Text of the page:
seventy-five per cent. of the Hindus havealready come over to the Indian Union. So far as Bengal is concerned. lakhs of people have already come over to West Bengal fromEast Bengal. You might differ about the figures. Some mayput it at twenty lakhs, others at thirty lakhs or atsomething more, but the most conservative estimate would betwenty lakhs from Eastern Pakistan due to this partitionbusiness, and the number is increasing day by day becausethe exodus still continues. By the time the general electionunder the new constitution is held, there will be a furtherinflux and the number may swell to forty lakhs. The influxof people from East Pakistan began in 1941. When theJapanese entered the war against Great Britain, people leftEastern Bengal and came in very large numbers to WestBengal, in quest of jobs, war service, contracts and all therest of it. Then came the disastrous Bengal famine of 1943and again very large numbers of people moved from EasternPakistan to Calcutta where there was a greater chance ofgetting a morsel of food than in Eastern Bengal. Thus in1943 the influx intensified-which brought in a much largernumber of people than the ravages of the Japanese war. Itherefore ask the Chairman of the Drafting Committee to takethis fact carefully into consideration that the populationof West Bengal today is not to be judged by the publishedand ascertained figures in the census of 1941, that it isconsiderably in excess of them and the excess is due to thefacts I have mentioned. First, the influx commenced with theJapanese aggression. Secondly it was intensified by thefamine of 1943. Thirdly it has gone beyond all proportionsdue to the friendly activities of our friends in EasternPakistan. This is continuing and will continue, I am sure,notwithstanding all that we do in the Inter-DominionConferences. Therefore, Sir, the net result would be that ifWest Bengal is to be allocated seats on the principle ofuniformity based on population figures of 1941 census asenvisaged in this article, it will occasion grave injusticeto the province which will be hopelessly under-represented in the legislatures, both Central and provincial.

If you want to avoid this, if you want a just and fairdeal to be given to the provinces of West Bengal, EastPunjab, Bombay and to the City of Delhi, where vast numbersof refugees from Pakistan have come and settled and haveswelled their normal population, as indicated in the censusfigures of 1941, the first thing that the Government shoulddo is that, before they put into effect the Constitution inso far as it relates to the composition of legislatures,they should order an ad hoc census in these provinces. Iunderstand that the usual census would be due in 1951 and Ifurther understand that the Government of the day is notprepared to wait till then for general Election under thenew Constitution. They want to expedite the election inaccordance with the Constitution. They want to expedite theelection in accordance with the Constitution which will beadopted. If this decision of the Government to enforce the Constitution and to hold the general election thereunder,before the year 1951 stands, it is of utmost importance that there should be a fresh census before that, and that censusshould be ordered here and now for the provinces of WestBengal, East Punjab, Delhi and Bombay. These are theprovinces which are greatly affected, and I hope this aspectof the question would engage the serious attention, in thefirst instance, of the Chairman of the Drafting Committee,who, I am sure, will realize the injustice that wouldotherwise be occasioned. And I trust that he would advisethe Government, of which he forms an important limb, that this should be given effect to before the Constitution isput into operation.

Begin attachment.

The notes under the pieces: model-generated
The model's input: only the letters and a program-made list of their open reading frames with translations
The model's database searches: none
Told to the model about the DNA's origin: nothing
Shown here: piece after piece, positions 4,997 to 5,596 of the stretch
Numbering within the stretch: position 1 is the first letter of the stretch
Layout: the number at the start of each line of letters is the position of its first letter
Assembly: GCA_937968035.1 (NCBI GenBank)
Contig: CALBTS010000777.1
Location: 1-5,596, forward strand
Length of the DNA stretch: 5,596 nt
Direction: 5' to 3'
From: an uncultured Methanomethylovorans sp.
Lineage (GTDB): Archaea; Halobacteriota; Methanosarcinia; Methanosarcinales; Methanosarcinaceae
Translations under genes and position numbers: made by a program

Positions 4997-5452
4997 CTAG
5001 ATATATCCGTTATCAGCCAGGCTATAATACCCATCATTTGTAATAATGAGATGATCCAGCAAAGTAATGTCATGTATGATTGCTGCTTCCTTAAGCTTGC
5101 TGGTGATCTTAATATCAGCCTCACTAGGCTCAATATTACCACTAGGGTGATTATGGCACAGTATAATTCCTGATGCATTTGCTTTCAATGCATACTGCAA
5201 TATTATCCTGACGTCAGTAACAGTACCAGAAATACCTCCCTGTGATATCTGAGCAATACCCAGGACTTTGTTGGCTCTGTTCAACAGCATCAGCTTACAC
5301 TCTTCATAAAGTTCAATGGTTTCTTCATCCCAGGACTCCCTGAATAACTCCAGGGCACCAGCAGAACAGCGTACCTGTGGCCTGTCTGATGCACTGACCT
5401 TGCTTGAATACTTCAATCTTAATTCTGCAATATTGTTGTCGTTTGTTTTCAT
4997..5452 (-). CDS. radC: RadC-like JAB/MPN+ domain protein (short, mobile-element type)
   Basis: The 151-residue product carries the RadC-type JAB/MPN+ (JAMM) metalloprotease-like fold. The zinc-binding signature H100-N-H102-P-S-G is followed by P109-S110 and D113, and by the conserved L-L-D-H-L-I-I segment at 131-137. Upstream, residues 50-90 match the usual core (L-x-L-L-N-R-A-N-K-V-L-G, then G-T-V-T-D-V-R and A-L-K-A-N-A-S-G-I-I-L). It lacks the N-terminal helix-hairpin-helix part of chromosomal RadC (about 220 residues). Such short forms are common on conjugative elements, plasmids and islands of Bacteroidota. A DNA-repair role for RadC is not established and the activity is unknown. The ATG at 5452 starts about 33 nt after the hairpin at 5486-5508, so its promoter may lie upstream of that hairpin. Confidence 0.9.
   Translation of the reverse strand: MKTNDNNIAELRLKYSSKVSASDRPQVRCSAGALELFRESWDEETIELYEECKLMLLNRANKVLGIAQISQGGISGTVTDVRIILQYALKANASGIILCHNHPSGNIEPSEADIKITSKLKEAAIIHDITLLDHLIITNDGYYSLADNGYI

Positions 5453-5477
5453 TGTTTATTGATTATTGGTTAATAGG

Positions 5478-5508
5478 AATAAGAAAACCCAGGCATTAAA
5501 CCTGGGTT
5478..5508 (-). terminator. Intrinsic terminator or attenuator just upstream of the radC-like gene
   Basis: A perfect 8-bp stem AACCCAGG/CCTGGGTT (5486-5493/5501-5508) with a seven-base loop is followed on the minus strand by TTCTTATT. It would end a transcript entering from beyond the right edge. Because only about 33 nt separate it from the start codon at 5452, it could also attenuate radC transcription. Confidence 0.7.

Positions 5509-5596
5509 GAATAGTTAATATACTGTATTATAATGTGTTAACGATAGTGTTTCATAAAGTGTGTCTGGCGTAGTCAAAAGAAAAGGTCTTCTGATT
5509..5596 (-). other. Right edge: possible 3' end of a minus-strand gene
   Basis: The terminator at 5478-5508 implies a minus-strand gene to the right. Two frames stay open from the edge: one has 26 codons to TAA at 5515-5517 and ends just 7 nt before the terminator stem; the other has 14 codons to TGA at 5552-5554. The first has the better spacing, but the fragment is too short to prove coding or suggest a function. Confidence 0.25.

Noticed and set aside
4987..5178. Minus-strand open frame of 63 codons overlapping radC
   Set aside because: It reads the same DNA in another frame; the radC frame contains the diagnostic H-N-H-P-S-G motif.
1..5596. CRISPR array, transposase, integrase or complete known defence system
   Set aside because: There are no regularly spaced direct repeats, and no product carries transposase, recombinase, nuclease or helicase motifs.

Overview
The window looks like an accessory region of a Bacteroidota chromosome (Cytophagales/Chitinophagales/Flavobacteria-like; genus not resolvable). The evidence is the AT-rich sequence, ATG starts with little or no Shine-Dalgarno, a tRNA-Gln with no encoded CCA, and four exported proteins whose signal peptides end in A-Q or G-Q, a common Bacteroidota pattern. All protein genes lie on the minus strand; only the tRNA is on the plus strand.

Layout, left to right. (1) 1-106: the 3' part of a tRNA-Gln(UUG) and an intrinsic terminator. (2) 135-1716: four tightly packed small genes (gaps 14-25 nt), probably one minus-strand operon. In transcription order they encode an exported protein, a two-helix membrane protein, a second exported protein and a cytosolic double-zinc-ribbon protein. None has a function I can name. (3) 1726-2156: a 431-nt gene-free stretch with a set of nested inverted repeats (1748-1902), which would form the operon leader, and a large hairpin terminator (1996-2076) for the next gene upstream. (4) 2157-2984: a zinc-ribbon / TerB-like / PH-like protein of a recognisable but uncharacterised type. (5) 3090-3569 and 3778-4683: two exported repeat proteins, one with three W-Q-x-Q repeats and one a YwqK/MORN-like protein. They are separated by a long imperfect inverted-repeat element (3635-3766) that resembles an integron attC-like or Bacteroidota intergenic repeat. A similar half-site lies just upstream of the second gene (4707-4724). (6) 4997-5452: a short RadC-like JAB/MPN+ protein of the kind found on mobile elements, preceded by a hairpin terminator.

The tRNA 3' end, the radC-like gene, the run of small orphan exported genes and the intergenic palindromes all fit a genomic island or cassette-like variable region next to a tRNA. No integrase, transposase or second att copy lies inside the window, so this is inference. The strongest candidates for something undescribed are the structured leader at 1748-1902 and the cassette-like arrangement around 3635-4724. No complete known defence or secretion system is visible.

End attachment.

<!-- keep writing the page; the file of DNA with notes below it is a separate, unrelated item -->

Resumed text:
Sir, I have on several occasions, here and elsewhere,brought this matter to the notice of the authorities. I havepleaded with them for mercy and for justice in this respect.I want the House to bear in mind the consequences that wouldotherwise follow. On the one hand, the Hindu community wouldbe hopelessly

under-represented in the legislatures and onthe other, there is every likelihood of the Muslim communitygetting heavy excess of representation, if the censusfigures of 1941 are acted upon. This would be a gravepolitical injustice and I caution the Government to takenote of this.

Sir, I do not know whether I can really support thisamendment with all my heart. As it is, I do not believe that this amendment improves the situation in any way. Anyway thewhole matter is left to the House, and if the House thinksthat the amendment of Mr. Naziruddin Ahmad will improvematters, I have nothing to say. Personally, I am of opinionthat it does not improve matters.

Mr. Vice-President: I have here slips from four eminentmembers of our House. So far as I have been able to judge,the question centres round a particular amendment and I alsobelieve that sufficient light has been thrown upon it. Ifhonourable Members insist on their right to speak, I amwilling to ask them one by one. On the other hand, if theyare good enough to accept my suggestion, then the businessof the House can be expedited. I am in their hands.